I am doing regression task - do I need to normalize (or scale) data for randomForest (R package)? And is it neccessary to scale also target values? And if - I want to use scale function from caret package, but I did not find how to get data back (descale, denormalize). Do not you know about some other function (in any package) which is helpfull with normalization/denormalization? Thanks, Milan
No, scaling is not necessary for random forests.
The nature of RF is such that convergence and numerical precision issues, which can sometimes trip up the algorithms used in logistic and linear regression, as well as neural networks, aren't so important. Because of this, you don't need to transform variables to a common scale like you might with a NN.
You're don't get any analogue of a regression coefficient, which measures the relationship between each predictor variable and the response. Because of this, you also don't need to consider how to interpret such coefficients which is something that is affected by variable measurement scales.
Scaling is done to Normalize data so that priority is not given to a particular feature. Role of Scaling is mostly important in algorithms that are distance based and require Euclidean Distance.
Random Forest is a tree-based model and hence does not require feature scaling.
This algorithm requires partitioning, even if you apply Normalization then also> the result would be the same.
I do not see any suggestions in either the help page or the Vignette that suggests scaling is necessary for a regression variable in
randomForest. This example at Stats Exchange does not use scaling either.
Copy of my comment: The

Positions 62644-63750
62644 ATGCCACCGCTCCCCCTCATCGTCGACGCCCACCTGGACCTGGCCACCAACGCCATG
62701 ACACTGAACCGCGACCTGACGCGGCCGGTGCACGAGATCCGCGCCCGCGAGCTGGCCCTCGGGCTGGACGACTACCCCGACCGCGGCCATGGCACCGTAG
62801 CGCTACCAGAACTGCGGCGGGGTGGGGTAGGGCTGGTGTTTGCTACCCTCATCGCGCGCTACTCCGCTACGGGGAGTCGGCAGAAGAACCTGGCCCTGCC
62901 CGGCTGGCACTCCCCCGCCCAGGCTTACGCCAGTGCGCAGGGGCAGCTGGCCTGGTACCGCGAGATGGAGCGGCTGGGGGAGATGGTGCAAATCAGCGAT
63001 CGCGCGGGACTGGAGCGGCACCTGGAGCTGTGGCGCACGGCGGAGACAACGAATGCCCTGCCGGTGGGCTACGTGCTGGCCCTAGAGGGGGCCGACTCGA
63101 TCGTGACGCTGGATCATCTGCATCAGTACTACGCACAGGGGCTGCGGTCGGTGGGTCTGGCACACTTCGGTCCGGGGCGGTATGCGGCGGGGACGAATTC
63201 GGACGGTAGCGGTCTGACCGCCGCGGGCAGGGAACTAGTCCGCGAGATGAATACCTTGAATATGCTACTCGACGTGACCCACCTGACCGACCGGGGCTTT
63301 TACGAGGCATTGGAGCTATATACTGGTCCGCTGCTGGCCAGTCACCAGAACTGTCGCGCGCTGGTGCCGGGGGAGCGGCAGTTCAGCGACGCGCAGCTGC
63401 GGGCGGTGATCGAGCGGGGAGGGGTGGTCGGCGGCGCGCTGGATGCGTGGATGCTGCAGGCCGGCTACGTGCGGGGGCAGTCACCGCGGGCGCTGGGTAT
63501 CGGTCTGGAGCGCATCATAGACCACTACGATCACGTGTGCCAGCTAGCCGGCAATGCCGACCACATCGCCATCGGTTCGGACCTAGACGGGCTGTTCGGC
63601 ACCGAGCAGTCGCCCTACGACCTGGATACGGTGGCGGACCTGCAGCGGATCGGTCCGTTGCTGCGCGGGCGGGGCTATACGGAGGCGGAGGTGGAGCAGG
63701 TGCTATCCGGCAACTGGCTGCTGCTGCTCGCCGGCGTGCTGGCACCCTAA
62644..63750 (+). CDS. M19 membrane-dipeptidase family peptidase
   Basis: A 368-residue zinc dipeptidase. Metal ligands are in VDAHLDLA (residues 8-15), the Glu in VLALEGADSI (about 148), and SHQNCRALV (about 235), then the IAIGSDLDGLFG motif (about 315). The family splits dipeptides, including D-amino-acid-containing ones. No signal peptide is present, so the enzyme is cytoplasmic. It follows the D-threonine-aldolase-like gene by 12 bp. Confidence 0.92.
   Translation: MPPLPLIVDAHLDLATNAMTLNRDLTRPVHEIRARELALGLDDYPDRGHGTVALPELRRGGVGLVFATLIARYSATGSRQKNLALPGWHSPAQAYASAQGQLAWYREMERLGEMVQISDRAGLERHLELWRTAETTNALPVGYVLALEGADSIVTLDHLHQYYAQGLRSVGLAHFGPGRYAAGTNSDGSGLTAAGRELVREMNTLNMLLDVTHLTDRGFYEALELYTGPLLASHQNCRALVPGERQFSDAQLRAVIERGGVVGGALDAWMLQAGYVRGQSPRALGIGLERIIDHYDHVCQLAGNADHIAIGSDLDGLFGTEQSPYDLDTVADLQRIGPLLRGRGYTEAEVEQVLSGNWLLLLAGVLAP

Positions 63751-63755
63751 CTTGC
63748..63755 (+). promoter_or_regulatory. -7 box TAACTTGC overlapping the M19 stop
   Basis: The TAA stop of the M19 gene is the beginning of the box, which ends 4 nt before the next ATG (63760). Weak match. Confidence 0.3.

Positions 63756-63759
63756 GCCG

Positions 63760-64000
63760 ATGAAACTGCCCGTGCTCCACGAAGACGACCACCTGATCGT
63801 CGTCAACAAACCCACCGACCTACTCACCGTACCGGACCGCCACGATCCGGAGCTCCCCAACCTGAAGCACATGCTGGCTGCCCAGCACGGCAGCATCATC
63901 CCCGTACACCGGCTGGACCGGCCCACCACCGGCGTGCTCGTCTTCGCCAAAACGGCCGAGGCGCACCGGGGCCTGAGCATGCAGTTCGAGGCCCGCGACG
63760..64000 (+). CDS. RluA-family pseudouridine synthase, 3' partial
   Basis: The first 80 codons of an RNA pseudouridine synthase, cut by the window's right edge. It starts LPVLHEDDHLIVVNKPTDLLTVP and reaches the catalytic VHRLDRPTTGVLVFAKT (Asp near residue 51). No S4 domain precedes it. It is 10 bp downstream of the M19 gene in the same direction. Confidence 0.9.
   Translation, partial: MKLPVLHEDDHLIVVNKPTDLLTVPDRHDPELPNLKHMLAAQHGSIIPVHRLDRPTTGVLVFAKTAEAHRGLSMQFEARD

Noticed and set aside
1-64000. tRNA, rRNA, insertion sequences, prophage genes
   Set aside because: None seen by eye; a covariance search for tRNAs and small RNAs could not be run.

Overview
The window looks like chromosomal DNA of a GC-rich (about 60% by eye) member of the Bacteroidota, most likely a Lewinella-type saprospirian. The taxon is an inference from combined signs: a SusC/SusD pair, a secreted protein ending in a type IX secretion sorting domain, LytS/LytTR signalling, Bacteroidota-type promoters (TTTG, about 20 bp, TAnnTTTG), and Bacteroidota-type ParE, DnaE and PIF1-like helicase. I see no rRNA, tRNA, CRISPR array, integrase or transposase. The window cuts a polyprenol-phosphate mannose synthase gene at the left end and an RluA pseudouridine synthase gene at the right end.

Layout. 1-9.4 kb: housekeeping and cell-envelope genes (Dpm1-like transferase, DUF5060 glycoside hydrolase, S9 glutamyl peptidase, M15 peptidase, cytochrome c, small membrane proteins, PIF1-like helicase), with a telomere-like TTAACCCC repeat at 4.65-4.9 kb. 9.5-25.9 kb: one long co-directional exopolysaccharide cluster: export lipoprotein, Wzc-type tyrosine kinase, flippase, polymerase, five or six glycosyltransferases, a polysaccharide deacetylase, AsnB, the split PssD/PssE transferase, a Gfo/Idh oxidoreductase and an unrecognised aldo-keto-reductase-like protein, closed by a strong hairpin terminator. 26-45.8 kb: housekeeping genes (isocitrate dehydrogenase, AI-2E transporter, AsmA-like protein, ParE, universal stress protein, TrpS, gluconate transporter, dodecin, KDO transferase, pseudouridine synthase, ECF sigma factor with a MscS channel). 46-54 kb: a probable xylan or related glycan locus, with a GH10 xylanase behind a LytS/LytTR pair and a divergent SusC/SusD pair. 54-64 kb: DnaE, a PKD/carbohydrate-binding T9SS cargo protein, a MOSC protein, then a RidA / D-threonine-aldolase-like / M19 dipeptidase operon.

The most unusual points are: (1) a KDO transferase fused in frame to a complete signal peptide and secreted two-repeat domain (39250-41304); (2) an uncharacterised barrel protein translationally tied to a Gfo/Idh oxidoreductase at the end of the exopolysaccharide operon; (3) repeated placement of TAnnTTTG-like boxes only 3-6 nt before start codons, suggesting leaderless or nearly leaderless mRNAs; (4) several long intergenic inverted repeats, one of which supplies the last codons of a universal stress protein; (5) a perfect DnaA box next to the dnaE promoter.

scale function does not belong to pkg:caret. It is part of the "base" R package. There is an
unscale function in packages grt and DMwR that will reverse the transformation, or you could simply multiply by the scale attribute and then add the center attribute values.
Your conception of why "normalization" needs to be done may require critical examination. The test of non-normality is only needed after the regressions are done and may not be needed at all if there are no assumptions of normality in the goodness of fit methodology. So: Why are you asking? Searching in SO and Stats.Exchange might prove useful: citation #1 ; citation #2 ; citation #3
boxcox function is a commonly used tranformation when one does not have prior knowledge of twhat a distribution "should" be and when you really need to do a tranformation. There are many pitfalls in applying transformations, so the fact that you need to ask the question raises concerns that you may be in need of further consultations or self-study.
If you are going to add interactions to dataset - that is, new variable being some function of other variables (usually simple multiplication), and you dont feel what that new variable stands for (cant interprete it), then you should calculate this variable using scaled variables.
Guess, what will happen in the following example? Imagine, you have 20 predictive features, 18 of them are in [0;10] range and the other 2 in [0;1,000,000] range (taken from a real-life example). Question1: what feature importances will Random Forest assign. Question2: what will happen to the feature importance after scaling the 2 large-range features?
Scaling is important. It is that Random Forest is less sensitive to the scaling then other algorithms and can work with "roughly"-scaled features.
Random Forest uses
information gain / gini coefficient inherently which will not be affected by scaling unlike many other machine learning models which will (such as k-means clustering, PCA etc). However, it might 'arguably' fasten the convergence as hinted in other answers